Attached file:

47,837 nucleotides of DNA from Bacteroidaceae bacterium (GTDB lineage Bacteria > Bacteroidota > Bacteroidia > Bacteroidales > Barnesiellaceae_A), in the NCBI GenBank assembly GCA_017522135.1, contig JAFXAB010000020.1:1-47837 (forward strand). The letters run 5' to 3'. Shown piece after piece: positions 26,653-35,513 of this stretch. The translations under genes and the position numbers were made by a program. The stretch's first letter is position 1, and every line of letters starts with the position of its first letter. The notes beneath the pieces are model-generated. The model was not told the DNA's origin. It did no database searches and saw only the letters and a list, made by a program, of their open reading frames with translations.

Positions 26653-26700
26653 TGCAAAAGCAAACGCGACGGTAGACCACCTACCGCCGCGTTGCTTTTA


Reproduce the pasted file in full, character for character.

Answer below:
47,837 nucleotides of DNA from Bacteroidaceae bacterium (GTDB lineage Bacteria > Bacteroidota > Bacteroidia > Bacteroidales > Barnesiellaceae_A), in the NCBI GenBank assembly GCA_017522135.1, contig JAFXAB010000020.1:1-47837 (forward strand). The letters run 5' to 3'. Shown piece after piece: positions 26,653-35,513 of this stretch. The translations under genes and the position numbers were made by a program. The stretch's first letter is position 1, and every line of letters starts with the position of its first letter. The notes beneath the pieces are model-generated. The model was not told the DNA's origin. It did no database searches and saw only the letters and a list, made by a program, of their open reading frames with translations.

Positions 26653-26700
26653 TGCAAAAGCAAACGCGACGGTAGACCACCTACCGCCGCGTTGCTTTTA